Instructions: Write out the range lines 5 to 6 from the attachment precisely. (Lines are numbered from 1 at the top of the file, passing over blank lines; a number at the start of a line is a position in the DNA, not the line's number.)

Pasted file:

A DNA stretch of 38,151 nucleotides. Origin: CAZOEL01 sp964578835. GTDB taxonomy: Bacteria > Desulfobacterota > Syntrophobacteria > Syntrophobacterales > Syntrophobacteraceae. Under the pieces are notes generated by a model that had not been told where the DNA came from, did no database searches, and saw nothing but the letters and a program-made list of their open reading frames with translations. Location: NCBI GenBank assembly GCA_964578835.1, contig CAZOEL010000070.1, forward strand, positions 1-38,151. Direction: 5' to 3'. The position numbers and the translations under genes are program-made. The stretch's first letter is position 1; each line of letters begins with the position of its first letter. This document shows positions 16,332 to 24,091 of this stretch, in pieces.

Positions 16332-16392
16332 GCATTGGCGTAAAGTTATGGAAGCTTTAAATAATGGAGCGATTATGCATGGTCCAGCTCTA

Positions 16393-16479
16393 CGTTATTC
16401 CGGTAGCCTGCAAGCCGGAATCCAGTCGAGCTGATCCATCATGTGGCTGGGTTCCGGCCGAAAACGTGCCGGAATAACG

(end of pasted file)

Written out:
16393 CGTTATTC
16401 CGGTAGCCTGCAAGCCGGAATCCAGTCGAGCTGATCCATCATGTGGCTGGGTTCCGGCCGAAAACGTGCCGGAATAACG